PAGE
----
Andrew Knapp

Phillies' bench was putrid early last year but should be better in 2020

Phillies' bench was putrid early last year but should be better in 2020

The Phillies' bench was a clear weakness early last season, the worst in the National League from opening day through the end of May. Phillies pinch-hitters went 13 for 90 in the season's first two months, hitting .144 with one home run in 95 plate appearances.

The early-June acquisition of Jay Bruce from Seattle was designed to improve the bench. But Andrew McCutchen tore his ACL just after the trade and Bruce was thrust into everyday duty.

Bruce figures to be the key member of the Phillies' bench in 2020, his last year under contract. If he can hit for power in key pinch-hit opportunities, he could turn a few losses into wins. If he can also just do what he's always done when asked to spot start — hit .230-.240 with power — that would be enough from that role. He is unquestionably a positive clubhouse presence. He became a leader here last summer quickly and organically.

Bruce was great last June. In his first three weeks as a Phillie, he had the decisive, multi-run hit in six wins. Then he was absent for most of the second half. An oblique strain led to an IL-stint out of the All-Star break, and then a flexor strain cost him three weeks in August. He was relegated to strictly pinch-hit appearances as the season wound down.

Beyond Bruce, the Phillies have three other likely bench candidates in centerfielder Roman Quinn, catcher Andrew Knapp and Josh Harrison, who can play second base, third base and both outfield corners. 

Joe Girardi, set to enter his first season as Phillies manager, spoke positively of Quinn in one of his first radio interviews. The H-word with Quinn is so obvious that it's barely even worth mentioning anymore. We all know what has prevented him from producing. He's still worth his spot on the 40-man roster because of the tools, upside and inexpensive contract.

Knapp is back as a backup. The Phillies could carry three catchers in 2020, though, as MLB expands to 26-man rosters from March-through-September. That could mean a spot for Deivy Grullon or non-roster invitee Christian Bethancourt.

What about Odubel Herrera? He's a big wild-card heading into spring training. It feels like a significant long shot that he is back with the team, but there's always a chance he could convince the organization he deserves a second chance.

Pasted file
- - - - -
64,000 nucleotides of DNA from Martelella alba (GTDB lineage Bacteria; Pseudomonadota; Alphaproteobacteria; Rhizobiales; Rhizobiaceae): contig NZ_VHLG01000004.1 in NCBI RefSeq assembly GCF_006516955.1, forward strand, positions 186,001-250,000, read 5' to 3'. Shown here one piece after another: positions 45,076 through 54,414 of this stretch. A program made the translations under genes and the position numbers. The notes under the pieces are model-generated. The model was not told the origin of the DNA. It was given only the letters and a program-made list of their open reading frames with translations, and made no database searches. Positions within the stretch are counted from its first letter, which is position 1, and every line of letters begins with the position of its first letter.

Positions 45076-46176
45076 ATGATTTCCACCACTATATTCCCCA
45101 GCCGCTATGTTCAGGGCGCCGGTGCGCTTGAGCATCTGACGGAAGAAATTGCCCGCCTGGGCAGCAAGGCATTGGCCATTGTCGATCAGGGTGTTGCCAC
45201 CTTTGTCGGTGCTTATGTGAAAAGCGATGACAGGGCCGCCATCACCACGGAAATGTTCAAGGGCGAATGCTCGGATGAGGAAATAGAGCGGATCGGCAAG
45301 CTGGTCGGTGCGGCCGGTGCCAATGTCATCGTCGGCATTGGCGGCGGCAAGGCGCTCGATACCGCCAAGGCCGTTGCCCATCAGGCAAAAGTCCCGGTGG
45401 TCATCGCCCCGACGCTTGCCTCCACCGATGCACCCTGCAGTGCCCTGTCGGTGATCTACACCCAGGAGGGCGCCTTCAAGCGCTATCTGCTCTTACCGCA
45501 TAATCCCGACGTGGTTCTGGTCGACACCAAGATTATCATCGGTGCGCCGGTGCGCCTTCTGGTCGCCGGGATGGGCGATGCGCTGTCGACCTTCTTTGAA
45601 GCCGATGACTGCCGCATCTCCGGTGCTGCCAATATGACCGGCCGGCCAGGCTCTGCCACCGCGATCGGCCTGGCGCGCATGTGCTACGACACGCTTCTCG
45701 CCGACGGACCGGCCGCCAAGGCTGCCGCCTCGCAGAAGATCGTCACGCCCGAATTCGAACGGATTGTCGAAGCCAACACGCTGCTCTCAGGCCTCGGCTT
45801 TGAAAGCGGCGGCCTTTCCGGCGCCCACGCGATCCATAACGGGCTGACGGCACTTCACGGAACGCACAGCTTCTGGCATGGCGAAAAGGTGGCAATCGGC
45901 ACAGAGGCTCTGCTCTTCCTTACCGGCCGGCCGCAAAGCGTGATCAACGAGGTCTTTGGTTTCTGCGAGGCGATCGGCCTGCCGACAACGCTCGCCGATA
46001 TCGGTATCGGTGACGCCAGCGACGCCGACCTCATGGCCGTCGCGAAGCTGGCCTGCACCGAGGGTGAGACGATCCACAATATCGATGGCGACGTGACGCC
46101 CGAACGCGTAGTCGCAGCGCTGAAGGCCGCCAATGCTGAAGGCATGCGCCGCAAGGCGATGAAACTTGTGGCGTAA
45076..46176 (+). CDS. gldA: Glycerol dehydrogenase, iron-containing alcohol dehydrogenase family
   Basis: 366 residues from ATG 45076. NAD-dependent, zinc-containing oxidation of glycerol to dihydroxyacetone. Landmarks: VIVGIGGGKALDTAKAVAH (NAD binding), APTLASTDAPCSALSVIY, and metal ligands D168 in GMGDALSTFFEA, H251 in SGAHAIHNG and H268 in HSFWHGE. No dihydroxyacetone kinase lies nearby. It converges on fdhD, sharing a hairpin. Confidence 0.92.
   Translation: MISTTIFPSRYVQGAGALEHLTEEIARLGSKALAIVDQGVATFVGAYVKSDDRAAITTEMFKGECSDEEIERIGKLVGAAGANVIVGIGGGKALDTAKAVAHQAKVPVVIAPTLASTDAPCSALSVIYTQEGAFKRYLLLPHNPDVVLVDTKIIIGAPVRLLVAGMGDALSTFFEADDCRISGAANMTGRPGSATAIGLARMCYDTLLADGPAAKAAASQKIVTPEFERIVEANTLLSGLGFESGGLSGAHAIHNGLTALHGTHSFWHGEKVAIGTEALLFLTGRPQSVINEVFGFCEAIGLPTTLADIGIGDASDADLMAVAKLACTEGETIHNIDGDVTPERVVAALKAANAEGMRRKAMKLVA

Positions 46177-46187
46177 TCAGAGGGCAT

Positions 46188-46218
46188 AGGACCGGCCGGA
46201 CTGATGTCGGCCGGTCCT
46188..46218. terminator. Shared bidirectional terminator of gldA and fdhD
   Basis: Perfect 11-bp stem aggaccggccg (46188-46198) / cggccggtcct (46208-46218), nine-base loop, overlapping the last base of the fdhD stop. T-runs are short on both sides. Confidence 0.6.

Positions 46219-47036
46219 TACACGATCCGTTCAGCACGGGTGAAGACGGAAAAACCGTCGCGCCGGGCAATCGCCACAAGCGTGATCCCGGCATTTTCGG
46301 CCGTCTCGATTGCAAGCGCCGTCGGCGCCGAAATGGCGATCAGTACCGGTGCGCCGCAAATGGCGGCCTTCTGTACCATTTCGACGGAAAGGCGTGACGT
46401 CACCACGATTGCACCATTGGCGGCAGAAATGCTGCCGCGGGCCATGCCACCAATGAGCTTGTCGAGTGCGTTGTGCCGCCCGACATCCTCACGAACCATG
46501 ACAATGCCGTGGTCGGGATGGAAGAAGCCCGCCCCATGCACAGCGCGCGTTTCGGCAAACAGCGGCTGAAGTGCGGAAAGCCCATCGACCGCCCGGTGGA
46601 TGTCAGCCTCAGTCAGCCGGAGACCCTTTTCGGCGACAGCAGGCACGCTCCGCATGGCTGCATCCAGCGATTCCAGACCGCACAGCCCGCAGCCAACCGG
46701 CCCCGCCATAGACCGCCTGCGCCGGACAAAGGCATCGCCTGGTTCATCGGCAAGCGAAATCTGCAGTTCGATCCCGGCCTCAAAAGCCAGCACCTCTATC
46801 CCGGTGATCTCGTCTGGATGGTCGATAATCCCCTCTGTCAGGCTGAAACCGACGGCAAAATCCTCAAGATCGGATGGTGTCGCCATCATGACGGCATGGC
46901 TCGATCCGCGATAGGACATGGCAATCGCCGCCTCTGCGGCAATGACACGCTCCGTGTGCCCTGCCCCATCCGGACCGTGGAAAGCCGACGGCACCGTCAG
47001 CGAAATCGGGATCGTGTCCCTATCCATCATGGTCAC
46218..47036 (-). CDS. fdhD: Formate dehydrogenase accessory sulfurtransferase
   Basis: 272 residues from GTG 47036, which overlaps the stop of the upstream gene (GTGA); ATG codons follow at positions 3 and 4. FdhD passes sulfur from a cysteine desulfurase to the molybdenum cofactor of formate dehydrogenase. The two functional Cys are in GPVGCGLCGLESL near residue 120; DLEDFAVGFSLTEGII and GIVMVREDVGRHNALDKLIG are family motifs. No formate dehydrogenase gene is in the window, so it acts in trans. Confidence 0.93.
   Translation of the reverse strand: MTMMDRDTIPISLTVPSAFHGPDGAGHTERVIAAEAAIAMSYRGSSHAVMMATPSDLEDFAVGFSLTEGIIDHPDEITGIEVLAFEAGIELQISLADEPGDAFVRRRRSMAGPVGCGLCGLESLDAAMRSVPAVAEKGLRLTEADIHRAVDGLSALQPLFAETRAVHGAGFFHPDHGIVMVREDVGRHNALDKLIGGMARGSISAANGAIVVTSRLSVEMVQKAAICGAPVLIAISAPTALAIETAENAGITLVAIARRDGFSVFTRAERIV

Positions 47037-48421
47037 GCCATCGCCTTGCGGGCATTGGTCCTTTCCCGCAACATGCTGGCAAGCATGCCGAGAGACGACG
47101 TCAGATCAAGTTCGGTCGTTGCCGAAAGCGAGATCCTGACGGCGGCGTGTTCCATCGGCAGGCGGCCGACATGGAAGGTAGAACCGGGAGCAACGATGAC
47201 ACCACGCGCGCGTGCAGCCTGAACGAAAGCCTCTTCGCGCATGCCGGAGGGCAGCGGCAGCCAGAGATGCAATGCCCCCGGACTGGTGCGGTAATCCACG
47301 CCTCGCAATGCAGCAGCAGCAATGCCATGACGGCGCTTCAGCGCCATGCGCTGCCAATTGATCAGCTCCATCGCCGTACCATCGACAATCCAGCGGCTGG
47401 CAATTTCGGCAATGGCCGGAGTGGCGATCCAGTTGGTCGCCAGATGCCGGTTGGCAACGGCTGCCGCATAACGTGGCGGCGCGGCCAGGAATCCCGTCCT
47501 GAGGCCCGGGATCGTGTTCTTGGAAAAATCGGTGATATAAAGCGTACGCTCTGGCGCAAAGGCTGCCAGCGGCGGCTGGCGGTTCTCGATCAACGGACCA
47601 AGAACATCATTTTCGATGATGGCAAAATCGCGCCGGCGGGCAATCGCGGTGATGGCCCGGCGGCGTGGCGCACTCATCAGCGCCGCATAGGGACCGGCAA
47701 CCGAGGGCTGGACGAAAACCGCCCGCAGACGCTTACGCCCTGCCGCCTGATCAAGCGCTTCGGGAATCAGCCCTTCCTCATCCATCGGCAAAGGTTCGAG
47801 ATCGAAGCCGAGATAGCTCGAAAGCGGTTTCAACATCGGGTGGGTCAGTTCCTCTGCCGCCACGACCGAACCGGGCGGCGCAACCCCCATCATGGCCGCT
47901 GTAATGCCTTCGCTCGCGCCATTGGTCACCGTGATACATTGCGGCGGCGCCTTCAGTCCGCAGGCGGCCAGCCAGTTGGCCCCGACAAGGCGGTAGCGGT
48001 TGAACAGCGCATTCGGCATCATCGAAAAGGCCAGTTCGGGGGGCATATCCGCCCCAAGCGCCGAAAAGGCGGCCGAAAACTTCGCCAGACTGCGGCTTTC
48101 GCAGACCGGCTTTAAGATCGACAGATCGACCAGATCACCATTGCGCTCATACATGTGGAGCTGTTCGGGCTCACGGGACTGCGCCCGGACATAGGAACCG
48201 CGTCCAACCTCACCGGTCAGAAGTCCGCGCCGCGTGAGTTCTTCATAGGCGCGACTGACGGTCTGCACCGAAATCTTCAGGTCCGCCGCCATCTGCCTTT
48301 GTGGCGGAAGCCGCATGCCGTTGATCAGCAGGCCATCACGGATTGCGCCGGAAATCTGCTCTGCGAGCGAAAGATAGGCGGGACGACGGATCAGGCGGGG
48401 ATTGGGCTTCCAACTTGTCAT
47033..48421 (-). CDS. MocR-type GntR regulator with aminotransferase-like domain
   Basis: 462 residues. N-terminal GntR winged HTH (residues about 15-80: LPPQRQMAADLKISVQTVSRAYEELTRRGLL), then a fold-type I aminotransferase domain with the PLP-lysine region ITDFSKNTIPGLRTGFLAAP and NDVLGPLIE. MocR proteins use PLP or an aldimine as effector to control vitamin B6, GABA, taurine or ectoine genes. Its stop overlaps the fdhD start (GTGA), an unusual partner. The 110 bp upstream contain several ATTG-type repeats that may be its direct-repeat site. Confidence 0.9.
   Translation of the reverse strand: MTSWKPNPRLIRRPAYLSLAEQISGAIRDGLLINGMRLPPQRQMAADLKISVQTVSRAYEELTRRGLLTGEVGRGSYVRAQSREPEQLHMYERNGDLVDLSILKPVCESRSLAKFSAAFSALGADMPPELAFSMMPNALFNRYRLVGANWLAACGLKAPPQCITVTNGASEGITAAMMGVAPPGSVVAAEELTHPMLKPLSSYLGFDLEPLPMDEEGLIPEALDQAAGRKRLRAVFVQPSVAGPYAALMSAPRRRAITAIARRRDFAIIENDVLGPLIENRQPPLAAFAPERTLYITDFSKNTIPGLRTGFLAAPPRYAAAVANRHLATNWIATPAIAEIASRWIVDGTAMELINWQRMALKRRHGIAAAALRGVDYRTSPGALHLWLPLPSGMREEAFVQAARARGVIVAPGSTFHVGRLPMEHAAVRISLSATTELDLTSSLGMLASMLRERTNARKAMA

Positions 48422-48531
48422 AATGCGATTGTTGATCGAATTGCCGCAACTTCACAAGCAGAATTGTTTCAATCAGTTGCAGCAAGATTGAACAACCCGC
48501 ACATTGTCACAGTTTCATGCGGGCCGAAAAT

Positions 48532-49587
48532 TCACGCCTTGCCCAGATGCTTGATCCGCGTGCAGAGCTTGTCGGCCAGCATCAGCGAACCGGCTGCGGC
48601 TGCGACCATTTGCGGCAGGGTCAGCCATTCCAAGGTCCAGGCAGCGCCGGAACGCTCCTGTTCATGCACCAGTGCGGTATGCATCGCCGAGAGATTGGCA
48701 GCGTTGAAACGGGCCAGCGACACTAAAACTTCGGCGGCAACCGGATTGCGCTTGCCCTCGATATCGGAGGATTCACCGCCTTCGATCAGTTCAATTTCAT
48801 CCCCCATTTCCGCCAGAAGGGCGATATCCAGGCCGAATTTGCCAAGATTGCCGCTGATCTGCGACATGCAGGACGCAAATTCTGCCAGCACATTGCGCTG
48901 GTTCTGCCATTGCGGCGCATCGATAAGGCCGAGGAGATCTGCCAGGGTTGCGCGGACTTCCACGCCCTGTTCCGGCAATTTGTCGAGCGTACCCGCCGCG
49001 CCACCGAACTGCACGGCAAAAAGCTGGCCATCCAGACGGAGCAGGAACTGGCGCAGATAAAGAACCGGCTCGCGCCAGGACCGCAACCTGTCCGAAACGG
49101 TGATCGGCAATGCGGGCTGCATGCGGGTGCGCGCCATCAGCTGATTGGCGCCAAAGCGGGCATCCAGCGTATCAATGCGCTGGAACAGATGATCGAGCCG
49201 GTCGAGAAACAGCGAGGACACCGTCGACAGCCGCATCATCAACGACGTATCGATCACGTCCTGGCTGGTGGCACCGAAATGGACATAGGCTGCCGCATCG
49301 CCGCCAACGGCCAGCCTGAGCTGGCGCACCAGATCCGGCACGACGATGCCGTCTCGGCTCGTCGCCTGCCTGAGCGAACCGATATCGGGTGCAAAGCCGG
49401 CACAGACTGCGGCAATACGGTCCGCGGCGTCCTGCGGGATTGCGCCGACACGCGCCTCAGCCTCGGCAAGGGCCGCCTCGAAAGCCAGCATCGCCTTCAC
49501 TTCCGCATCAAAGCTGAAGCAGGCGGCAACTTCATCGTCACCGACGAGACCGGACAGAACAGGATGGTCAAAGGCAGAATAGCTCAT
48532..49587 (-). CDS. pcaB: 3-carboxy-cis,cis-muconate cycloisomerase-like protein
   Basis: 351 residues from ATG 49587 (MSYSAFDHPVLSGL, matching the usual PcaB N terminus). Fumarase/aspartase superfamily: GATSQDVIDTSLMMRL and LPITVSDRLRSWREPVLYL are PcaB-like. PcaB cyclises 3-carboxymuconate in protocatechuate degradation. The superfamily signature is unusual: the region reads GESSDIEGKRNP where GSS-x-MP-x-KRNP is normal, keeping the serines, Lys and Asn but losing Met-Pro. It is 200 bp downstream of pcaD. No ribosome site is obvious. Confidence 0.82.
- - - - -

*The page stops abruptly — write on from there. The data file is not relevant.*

Spring training invitees Phil Gosselin and Matt Szczur, both local guys, will battle for roles as extra men in the infield and outfield, respectively. Gosselin was, statistically, the Phillies' best pinch-hitter in 2019. Szczur is a former Villanova football and baseball standout who was on the Cubs' 2016 World Series team. 

Nick Williams is still on the 40-man roster but seems like a big-time change of scenery candidate if/when the Phils need to clear space.

Mikie Mahtook was invited to spring training as well. He's a 30-year-old outfielder who spent the last three seasons with the Tigers. He showed some flashes in 2017 when he hit .276 with a .787 OPS in 379 plate appearances. He spent a good portion of that second half hitting at the top or in the middle of Detroit's order. He's barely hit in the two seasons since.

The Phillies are also likely to add a few more bench candidates between now and mid-February. Pitchers and catchers report Feb. 11 and the first full team workout is set for Feb. 17. We're only six weeks away, people.

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Phillies sign backup catcher Andrew Knapp to one-year contract

Phillies sign backup catcher Andrew Knapp to one-year contract

The Phillies list of arbitration-eligible players has shrunk from nine to eight.

Andrew Knapp and the club have agreed on a one-year deal worth $710,000.

Knapp had been eligible for arbitration for the first time.

Pitchers Hector Neris, Adam Morgan, Vince Velasquez, Zach Eflin and Jose Alvarez remain eligible for salary arbitration. Catcher J.T. Realmuto is also eligible for arbitration. All are expected to be tendered 2020 contracts by Monday night’s 8 p.m. deadline. Players not tendered contract by the deadline become free agents.  

Infielders Cesar Hernandez and Maikel Franco are also eligible for salary arbitration. It’s possible that the Phillies will cut ties with both players.